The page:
A collection of staff left London consisting of GP Cpt Fellowes
(Director of Airship Development) Mr M A Giblett (Superintendent
of Airship Meteorological Work) and Fl Lt S Nixon, attended
a meeting of the South African Civil Air Board in the Post
Master General Office in Cape Town on Monday 4th April 1927.
They advised the board of the specifications for mooring
masts, weather research, wireless requirements and logistics
for airships ,including methods of production of hydrogen.
proposed visit by an airship was scheduled for late 1928
to early 1929. The recommendations stipulated that the bases
should be at sea level due to the fact that each 1000 feet
of altitude reduced the lifting capacity of an airship by
one 30th. Hence with this stipulation, Cape Town was selected
as one of the South African bases. Durban being the other
possibility for mooring sites.
Cape Town City Council, realising the economic and prestige
advantages of the proposed base , resolved to give the venture
their full support. A site was identified in the Maitland
- Goodwood area that met the requirements of space, proximity
to the city yet sufficiently removed from any mountain or
other obstructions. Today the site is the militarty Ysterplaat
Airfield, close to the city centre.
- Brooklyn - Ysterplaat.
as early as 1929, the site of Ysterplaat Airforce Base was
being used as a civilian airfield, orignially named as Maitland
Aerodrome. African Air Transport (AAT) opened at Maitland
in 1938, and was involved in training pilots for the Union
Air Training Group's pupil pilot training scheme. AAT moved
to Tempe at the start of World War II and Maitland was taken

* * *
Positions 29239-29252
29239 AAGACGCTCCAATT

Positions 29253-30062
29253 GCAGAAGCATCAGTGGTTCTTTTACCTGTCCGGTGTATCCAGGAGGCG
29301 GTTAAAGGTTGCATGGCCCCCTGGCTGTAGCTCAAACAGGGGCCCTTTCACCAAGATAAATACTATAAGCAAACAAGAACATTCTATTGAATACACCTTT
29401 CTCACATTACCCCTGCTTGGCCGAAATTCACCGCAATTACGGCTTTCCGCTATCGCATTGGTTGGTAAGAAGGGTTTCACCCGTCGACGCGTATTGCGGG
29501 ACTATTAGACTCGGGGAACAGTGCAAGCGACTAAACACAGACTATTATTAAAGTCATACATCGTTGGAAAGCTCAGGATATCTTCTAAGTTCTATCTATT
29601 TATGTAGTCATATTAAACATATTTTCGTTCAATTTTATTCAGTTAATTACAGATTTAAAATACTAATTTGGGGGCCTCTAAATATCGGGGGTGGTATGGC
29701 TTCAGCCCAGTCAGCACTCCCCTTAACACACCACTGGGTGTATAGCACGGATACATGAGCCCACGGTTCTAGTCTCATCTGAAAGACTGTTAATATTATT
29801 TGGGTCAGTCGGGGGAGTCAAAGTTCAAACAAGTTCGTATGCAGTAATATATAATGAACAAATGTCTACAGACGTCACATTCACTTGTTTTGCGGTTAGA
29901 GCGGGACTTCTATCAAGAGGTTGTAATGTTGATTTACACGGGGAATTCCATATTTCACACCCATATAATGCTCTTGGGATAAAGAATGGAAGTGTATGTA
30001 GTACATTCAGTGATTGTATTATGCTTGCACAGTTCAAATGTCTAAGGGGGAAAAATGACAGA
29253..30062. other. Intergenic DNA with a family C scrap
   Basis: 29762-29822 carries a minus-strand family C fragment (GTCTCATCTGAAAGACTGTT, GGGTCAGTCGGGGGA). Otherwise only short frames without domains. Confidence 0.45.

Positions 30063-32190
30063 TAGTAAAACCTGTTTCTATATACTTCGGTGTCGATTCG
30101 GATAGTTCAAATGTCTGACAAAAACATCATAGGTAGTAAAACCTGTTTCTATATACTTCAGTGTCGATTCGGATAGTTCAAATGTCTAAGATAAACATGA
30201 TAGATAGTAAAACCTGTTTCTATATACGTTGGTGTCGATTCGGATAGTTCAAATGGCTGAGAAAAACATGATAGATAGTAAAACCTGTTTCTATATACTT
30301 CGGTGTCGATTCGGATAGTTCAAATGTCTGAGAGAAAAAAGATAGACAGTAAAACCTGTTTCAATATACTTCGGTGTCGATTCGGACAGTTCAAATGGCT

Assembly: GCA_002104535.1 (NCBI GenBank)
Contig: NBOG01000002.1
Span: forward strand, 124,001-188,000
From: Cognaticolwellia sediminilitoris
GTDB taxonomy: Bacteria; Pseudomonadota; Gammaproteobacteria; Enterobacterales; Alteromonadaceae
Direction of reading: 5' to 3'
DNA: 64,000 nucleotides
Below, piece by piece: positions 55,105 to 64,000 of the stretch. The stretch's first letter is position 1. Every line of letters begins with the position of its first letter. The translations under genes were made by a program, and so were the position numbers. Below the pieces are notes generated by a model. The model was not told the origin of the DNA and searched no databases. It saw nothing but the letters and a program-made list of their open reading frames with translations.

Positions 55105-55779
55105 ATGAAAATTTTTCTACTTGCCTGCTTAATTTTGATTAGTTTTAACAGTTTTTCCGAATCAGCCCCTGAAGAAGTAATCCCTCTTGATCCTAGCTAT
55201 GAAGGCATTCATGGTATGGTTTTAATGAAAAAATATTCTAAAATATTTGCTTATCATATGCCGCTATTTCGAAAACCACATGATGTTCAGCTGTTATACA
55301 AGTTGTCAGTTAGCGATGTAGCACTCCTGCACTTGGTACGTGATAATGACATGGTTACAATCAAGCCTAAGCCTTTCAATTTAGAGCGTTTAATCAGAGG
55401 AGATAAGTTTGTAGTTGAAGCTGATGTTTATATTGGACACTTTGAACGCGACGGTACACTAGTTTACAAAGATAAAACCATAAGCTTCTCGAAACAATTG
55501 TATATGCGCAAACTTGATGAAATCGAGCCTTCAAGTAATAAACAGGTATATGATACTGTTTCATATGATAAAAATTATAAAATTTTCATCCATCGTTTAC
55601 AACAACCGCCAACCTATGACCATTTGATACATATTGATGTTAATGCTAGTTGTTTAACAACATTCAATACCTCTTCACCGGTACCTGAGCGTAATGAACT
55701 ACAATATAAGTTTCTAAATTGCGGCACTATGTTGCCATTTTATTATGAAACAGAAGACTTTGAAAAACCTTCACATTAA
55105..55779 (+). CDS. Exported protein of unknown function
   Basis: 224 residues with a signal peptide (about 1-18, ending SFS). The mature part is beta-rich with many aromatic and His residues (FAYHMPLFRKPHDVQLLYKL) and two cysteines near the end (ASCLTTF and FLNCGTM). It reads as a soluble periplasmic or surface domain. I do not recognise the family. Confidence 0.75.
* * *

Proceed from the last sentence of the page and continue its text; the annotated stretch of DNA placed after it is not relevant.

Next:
over by the South Africa Airforce (SAAF). On October 24,
1941, Air Force Station Brooklyn, as it was then known,
opened as a SAAF unit. Activities on Brooklyn scaled down
so much that the airfield was nearly presented to the private
sector. In 1946, the first jet aircraft to reach South Africa,
a Gloster Meteor III, was assembled and flown at Brooklyn.
On the 1st April 1949 Air Force Station Brooklyn was renamed
Air Force Station Ysterplaat.
Town: Views from Table Mountain of Ysterplaat Airfield
site today, not to be confused with Cape Town International
Airport and Zeppelin NT in Cape Town, Photo courtesy
of Chris Scott showing how it "may" have been
plans did not come to fruition with the construction of
a mast due to the crash of the R101 and the cancellation
of the Imperial Airship Scheme. However the area which the
airship base was to be sited was in fact utilised later
on as an air base.
Babcock and Wilcox Ltd were the main contractors for the
mast head machinery. They had already produced the mooring
machinery for the Cardington, Ismaila and Karachi masts
. The second sets of orders were already being placed and
the Montreal and South Africa masts were ordered at the
same time and it is noted that Babcock and Wilcox gave a
2% discount on the mast head prices due the "bulk" order.
The Montreal mast was completed first as it was the Montreal
trip was which deemed to be one of the primary trips for
the demonstration flights of the new airships. This was
delivered to Montreal in August 1928 and so it is expected
that, at that time, the South African mast heard would have
been completed after this date, maybe early 1929.
Whatever happened to the South African masthead was unknown
but however years later a comment was made to a member of
the AHT stating that when posted in Aden during the second
world war, a "airship masthead was seen in storage". How
true this is, we cannot confirm, however it would tie in
with the fact that the Canadian mast had to be constructed
first as it was always agreed as part of the "demonstration"
flights of the 1924 Airship Programme. Therefore if the
first masthead was constructed and delivered in 1928 then
the second mast head would have been constructed and also
forwarded for onward delivery to South Africa. Aden is a
key port for trade on the west coast of Africa. On the 1926
proposal map, both Cape Town and Durban are noted, however
on a later edition map, presumed to be end of 1930 shows
both Durban and Cape Town to be proposed Airship bases with
masts and sheds facilities.
the Durban area it was known that a series of farms were
purchased for the proposed mast site and landing area for
airships. The exact location of these farms is still being
investigated by the AHT.